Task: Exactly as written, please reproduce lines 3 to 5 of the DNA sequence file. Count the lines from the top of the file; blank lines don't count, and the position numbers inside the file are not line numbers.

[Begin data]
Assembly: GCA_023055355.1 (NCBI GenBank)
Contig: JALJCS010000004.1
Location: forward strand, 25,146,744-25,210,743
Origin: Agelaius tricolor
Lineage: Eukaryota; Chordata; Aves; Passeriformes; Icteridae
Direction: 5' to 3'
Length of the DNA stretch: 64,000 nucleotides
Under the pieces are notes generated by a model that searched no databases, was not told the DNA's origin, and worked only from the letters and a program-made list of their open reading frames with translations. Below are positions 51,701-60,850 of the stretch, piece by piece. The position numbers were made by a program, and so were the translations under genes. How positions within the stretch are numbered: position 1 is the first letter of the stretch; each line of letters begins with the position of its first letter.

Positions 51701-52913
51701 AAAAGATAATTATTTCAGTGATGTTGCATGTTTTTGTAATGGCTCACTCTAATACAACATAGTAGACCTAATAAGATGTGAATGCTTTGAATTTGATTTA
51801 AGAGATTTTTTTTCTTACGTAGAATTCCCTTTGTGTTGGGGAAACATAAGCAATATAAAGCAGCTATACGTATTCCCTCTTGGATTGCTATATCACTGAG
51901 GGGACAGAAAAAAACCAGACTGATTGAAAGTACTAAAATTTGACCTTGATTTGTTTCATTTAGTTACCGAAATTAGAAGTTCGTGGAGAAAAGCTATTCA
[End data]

Location: forward strand, 25,146,744-25,210,743
Origin: Agelaius tricolor
Lineage: Eukaryota; Chordata; Aves; Passeriformes; Icteridae